Not to say he didn’t save a bundle, but the article is pretty careless.

      1. there has been some speculation whether the baseball players recently traded from Miami to Toronto will have to be compensated for their extra tax – whether the impact of the taxation treaty between Canada and the US was factored in, I don’t know.

        A more important barrier to the trade may be that one of the Miami players has a pit bull, and Ontario does not allow them to be brought into the province. But that’s not a wealth effect, just a lifestyle choice.

        1. I had not heard of that issue arising in that misbegotten trade, though I do know that, in the past, tax rates discouraged free agents from signing with Toronto or the Montreal Expos (now the Washington Nationals).

  4. FWIW, the paper states that analyzing soccer players is meant to set a ceiling on the effect of the Laffer Curve, since they are an unusually mobile population that would be much more willing to relocate for any purpose, including minimizing taxes. So it’s not meant to be demonstrative of the population at large.

  5. Once he hit his peak earning years in the late 90’s Michael Schumacher settled in Switzerland (a reasonable proxy for Germany if you’re in the Schweizerdeutsch section, I suppose), and pretty much every other Formula 1 driver maintains a residence in Monaco for tax purposes. Again, though, these are a pretty mobile lot, flying hither and yon every other week for a race, and testing in either Spain or Italy during the winter months. Country of residence doesn’t really matter much, so long as it’s a place one is comfortable in.

    Might there be some movement of professionals who aren’t tied to one place from CA? Probably. Consultants, in particular, can operate out of any place. I’m guessing, though, that most successful doctors, attorneys, businessmen, etc., who will be affected by the higher tax, won’t want to re-establish themselves in a new place.

    1. Soccer players and Formula 1 drivers and consultants and such don’t really have any need for a domicile in the sense that the rest of us do. They need a place to get their mail for legal purposes, and a place to relax during the off season(s), and a place to park their spouse and offspring should they be that way inclined, but none of those need coincide. I’m betting, though, that the Manhattan and Silicon Valley effects trump the tax issues: at the upper levels, fast face-to-face access is still fairly crucial, as are the things you never thought of as amenities until you couldn’t get them with a local phone call or a few minutes’ drive.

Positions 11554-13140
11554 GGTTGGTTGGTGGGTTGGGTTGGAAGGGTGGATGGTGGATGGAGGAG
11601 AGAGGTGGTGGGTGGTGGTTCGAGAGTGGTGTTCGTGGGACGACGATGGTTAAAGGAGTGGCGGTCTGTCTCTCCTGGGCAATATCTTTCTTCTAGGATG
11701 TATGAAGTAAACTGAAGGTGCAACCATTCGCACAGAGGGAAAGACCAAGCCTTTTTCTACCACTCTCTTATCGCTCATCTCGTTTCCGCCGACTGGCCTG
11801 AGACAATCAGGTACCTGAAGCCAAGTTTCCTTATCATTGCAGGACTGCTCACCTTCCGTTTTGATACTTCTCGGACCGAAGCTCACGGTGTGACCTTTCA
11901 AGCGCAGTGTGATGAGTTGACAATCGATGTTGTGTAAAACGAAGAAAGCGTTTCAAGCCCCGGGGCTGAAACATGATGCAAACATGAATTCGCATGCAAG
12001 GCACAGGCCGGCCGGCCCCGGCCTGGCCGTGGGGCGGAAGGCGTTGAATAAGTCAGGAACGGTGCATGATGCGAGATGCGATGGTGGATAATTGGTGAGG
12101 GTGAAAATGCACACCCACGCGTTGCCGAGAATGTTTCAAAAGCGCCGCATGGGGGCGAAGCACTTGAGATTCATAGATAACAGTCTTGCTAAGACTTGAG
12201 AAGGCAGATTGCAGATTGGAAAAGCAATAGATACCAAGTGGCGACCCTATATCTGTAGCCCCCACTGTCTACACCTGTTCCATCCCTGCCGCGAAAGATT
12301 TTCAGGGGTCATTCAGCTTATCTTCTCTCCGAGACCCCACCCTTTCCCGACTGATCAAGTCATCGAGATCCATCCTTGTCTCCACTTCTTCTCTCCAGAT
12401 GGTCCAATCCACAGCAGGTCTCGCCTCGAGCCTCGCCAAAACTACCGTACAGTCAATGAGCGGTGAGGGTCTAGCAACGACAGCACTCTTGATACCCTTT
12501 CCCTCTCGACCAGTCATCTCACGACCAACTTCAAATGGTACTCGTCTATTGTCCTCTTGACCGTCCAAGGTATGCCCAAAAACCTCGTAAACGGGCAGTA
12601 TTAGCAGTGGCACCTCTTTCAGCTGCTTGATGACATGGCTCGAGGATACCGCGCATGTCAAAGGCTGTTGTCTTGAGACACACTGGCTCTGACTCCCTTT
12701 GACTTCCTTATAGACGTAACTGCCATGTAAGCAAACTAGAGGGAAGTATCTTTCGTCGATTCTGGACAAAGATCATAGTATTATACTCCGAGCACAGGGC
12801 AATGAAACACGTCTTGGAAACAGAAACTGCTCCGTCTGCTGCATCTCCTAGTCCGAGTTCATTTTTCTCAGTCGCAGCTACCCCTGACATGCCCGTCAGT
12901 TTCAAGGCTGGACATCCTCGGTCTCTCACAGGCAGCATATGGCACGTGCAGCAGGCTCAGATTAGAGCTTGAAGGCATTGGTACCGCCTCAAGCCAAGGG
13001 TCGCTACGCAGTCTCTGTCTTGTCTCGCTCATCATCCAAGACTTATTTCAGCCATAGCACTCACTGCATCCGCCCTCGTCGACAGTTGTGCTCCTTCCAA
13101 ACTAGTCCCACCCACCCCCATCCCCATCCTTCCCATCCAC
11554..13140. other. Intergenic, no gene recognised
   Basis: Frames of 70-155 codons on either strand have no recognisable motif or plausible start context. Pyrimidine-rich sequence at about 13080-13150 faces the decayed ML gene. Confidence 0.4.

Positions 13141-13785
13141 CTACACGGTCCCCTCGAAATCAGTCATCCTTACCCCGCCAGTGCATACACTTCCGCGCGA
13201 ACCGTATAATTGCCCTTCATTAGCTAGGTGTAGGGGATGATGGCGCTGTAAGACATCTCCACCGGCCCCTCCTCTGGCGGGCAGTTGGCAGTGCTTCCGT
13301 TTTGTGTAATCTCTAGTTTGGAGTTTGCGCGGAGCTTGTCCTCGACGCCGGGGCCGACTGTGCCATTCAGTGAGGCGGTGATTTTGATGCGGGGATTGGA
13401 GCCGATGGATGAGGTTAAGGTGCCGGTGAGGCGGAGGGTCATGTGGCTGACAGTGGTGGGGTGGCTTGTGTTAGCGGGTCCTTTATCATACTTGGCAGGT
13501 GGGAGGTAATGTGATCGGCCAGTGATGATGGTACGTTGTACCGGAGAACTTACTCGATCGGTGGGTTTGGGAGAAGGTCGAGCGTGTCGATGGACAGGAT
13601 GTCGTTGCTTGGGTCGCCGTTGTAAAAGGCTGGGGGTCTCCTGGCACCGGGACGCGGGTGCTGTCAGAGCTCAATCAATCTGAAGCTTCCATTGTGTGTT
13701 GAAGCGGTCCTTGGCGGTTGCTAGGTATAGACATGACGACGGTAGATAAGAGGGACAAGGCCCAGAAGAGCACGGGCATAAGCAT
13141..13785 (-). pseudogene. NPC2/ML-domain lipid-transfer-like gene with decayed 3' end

What I do wonder about is professionals who attempt to change their legal domicile without actually changing their primary workplace or residence. I expect there will be a few very costly and publicly humiliating legal battles about that.

  6. “exceptional quality of lie etc”. Good point. I just want to add that this applies to areas with exceptionally low quality of life as well as areas with exceptionally high quality of life. The key is non monetary features which different people value different amounts. Take nice weather. If everyone cared equally about it, there would be an equilibrium in which people pay for nice weather with low real income (maybe via the high cost of housing). We would all be indifferent (note cared equally) and people would leave if their taxes were raised. That which helps California is that some people love it and won’t leave and others don’t love it and aren’t willing to buy a house (or pay high rent).

    France is in better shape. For one thing they are very different from other French speaking countries. Where are rich French people going to go — Belgium, Quebec, Ivory Coast ?

    If the English speaking world raised taxes on rich people, they wouldn’t leave. Even rich people in English speaking countries are mostly monolingual.

    Hey wow I’m flashing on something. Maybe Californians are trapped. Like wow, could they speak normal American English if they like had to ?